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A couple of weeks ago there were events showing off the renovated public areas of the Chicago Athletic Association Hotel, opposite Millennium Park, and I could have gone to the ribbon cutting with Mayor Emanuel, but it was a hectic week and, anyway, I don't really like crowds. (Hold that thought; it will be ironic in a minute.) So I was pleased when Farmhouse Tavern's Emily Kraszyk picked Kristine Antonian, pastry chef at the Cherry Circle Room in the CAA, for the next Key Ingredient; here would be my chance to check out the renovated 1890 club turned boutique hotel, which has a host of new restaurants ranging from a Shake Shack to the Cherry Circle Room, a traditional dining space in the club now operated by Land & Sea Dept. (Longman & Eagle, Parson's, etc). Julia Thiel set up the shoot for yesterday—and then the Blackhawks won the Stanley Cup, and a parade and celebration were announced, and I belatedly realized that I'd be going downtown for a shoot on Michigan Avenue right in the middle of the biggest crowd of the year.
It was a comical series of misjudged logistics from that point. The Brown Line was fine, but waiting for the Red Line it became obvious that there would never be a car not jammed full of jersey-wearing morning drinkers to take me downtown. I got off the Brown Line at Monroe, only to realize that this put me on the opposite side of a Berlin Wall of people lining the street for miles from the hotel at Madison and Michigan. I could only see one way to get across without starting a brawl, so I trudged to the Red Line and took it one stop under the parade and exited at Washington. I thought I'd have to be let in the back of the hotel, from the alley, like Ray Liotta entering the restaurant in Goodfellas, but there was a side entrance, and in the end I was able to make it inside for the shoot, only about a half hour late.
So you'll see the results of the shoot, and a little bit of the hotel, in a couple of weeks. But afterwards, with no particular desire to go back into the maelstrom of Hawks fandom, I decided to park myself in the lobby, which I have to say is quite a remarkable thing. You might think it would be impossible to create a new 1890s public space, but that's exactly what they've done by converting this vintage private club with collegiate-Gothic-meets-Arts-and-Crafts decor into a space to hang out, drink coffee, and check Twitter. This is the 19th century's idea of medievalism with the sharp edges sanded off, straight out of the era when every developer's favorite author was Sir Walter Scott, and with the rampaging hordes barely audible from our lofty perch two generous stories up, for the price of a coffee I felt like a Wodehouse aristocrat indulging the peasants in an afternoon's revolt. (Actually they treated me to the cup of coffee during the shoot, disclosure requires me to say, but you get the idea.)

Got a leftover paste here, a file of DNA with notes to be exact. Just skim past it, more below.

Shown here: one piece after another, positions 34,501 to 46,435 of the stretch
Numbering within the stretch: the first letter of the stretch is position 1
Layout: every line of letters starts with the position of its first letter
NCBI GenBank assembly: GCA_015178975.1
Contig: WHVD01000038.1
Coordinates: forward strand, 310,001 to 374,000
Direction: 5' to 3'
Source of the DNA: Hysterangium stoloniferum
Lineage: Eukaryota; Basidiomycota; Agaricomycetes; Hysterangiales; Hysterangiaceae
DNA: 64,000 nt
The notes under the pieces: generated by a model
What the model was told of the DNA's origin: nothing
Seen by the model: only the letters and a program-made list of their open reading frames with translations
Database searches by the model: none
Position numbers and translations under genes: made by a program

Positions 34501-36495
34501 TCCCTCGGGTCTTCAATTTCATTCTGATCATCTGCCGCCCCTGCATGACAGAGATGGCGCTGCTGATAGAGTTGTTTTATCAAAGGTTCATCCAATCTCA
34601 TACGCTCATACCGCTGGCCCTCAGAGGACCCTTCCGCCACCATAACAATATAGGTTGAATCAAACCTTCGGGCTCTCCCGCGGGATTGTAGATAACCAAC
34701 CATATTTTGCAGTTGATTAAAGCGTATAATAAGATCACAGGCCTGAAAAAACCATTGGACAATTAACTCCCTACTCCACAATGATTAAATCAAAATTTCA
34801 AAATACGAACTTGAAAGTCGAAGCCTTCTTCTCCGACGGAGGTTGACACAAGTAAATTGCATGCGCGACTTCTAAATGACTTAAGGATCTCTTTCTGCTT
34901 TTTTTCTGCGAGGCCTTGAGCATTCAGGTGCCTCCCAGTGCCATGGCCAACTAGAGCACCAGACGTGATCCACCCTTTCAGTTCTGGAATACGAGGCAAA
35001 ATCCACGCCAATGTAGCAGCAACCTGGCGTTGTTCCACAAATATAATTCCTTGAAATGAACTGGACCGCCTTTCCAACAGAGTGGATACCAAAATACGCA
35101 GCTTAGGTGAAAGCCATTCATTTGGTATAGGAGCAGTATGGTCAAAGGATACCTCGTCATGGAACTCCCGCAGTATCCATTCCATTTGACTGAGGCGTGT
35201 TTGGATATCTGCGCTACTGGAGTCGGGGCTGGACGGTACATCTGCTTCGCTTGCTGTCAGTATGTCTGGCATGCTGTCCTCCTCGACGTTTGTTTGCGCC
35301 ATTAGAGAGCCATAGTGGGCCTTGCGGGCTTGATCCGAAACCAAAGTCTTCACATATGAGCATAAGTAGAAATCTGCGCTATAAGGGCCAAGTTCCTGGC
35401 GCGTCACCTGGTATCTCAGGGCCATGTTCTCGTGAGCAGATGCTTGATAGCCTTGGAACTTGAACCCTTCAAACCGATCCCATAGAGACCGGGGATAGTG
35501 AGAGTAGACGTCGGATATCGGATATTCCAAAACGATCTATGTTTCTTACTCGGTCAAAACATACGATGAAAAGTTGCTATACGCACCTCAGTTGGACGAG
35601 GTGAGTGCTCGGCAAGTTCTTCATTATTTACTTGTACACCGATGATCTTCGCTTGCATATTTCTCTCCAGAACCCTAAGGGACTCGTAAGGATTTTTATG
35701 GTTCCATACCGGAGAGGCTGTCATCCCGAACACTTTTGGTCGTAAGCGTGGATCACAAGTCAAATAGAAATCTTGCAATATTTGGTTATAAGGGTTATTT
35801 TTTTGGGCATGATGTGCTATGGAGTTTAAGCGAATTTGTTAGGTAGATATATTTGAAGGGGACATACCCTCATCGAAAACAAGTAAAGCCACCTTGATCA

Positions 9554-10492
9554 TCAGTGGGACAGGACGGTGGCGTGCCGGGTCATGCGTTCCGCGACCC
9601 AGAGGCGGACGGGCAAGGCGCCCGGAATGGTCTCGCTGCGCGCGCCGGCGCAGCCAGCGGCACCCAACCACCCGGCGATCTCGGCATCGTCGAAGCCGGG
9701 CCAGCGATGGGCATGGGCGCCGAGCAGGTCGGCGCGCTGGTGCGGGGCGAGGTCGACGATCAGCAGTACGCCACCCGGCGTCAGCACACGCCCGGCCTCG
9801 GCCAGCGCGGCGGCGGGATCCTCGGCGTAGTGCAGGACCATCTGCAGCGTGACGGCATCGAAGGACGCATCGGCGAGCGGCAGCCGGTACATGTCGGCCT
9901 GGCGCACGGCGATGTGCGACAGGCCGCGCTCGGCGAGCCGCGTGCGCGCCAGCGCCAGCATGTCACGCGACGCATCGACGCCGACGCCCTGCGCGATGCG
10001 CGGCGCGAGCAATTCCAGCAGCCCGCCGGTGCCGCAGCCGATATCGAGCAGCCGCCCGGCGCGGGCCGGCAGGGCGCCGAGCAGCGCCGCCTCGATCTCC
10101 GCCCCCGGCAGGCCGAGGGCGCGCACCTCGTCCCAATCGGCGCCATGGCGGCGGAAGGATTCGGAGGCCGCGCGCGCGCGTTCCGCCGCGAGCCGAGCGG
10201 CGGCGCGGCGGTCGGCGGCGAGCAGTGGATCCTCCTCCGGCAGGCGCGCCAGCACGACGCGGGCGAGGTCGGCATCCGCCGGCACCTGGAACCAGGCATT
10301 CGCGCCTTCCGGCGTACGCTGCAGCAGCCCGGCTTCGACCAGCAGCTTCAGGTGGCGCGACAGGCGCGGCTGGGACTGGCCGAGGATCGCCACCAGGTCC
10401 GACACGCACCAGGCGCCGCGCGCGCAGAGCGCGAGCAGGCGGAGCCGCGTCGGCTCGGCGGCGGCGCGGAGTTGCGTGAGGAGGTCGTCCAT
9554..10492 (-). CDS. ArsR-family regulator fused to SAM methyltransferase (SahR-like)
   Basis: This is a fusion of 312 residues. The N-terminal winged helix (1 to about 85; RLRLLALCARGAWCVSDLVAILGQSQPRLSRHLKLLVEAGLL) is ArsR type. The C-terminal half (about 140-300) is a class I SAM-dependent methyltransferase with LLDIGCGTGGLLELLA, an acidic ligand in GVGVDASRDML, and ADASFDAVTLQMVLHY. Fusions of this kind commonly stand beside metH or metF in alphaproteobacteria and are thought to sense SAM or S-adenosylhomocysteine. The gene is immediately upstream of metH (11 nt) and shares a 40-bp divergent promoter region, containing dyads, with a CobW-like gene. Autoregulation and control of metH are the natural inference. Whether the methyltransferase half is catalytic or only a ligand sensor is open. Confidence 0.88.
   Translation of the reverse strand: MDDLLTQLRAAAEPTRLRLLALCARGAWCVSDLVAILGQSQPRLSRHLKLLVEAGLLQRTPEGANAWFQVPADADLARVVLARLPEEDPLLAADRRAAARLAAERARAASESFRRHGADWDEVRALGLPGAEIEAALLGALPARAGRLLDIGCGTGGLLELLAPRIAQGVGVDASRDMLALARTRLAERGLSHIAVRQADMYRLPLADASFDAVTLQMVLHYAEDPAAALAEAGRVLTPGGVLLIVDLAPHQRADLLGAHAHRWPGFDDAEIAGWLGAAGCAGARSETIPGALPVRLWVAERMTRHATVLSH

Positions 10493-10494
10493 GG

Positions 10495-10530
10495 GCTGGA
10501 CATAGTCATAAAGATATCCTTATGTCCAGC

Besides the lobby—officially dubbed the Drawing Room—there are several other spaces here, including a game room appointed with chess boards and even an indoor bocce court, and a cozy eight-seat pocket bar called the Milk Room; each of them has its own menu and a drink list conceived for the space by Paul McGee. Eventually, though, the cries of "Wooooo Blackhawks!" got a little close for comfort, so I retired to the last remaining space on the floor, where we had shot an hour earlier: the Cherry Circle Room.
The materials for the reopening portray the Cherry Circle Room as a storied Chicago space, like the Pump Room or the Cape Cod Room at the Drake, but I have to admit that even as a devotee of old Chicago, I had never heard of it. (A space in a private club can only get so famous, I suppose.) Anyway, it's a handsomely swank wood-paneled room, much more 1940s-'50s than the 1890s spaces around it, with a restaurant operated by Land & Sea Dept. under Peter Coenen, who did Key Ingredient back when he was at the Gage. Much like that Michigan Avenue trendsetter of a few years back, the menu is kind of upscale comfort food with retro touches (inspired in part by old menus for the space, they say). Judging from it, the emphasis here is on the "you're gonna pay Michigan Avenue prices" part of upscale, perhaps. But after pretending to aristocratic status all morning, I could hardly complain if a lobster roll hit $23. (I paid for that myself.)
The shocker was the news the ashen-faced waiter delivered: because of the mob outside, their bakery had been unable to get through the barricades, and my lobster roll would have to be served on a toasted hot dog bun. Well, why not dine like the commoners, I thought. Anyway, it was a very nice lobster roll, sparsely dressed as it should be, and topped with the novel touch of a tangle of wire-thin curly carrot slices fried to crispness. That part kept falling off, like a toupee, but when I could get a bite of it with the lobster it gave it a very pleasing crunch.
I came out a fan of the whole project (at the top of the building is yet another restaurant, Cindy's, run not by Land & Sea but by former NoMi and Guildhall chef Christian Ragano). Like SoHo House, it's created a public space that feels like something more exclusive but really isn't—the price of admission is no more than at our age's most ubiquitous public space, Starbucks. Yet in this case they've taken a temple of 19th-century Gilded Age aristocracy and reclaimed it for pretenders like me. It really is a new 1890s building for 21st-century Chicagoans.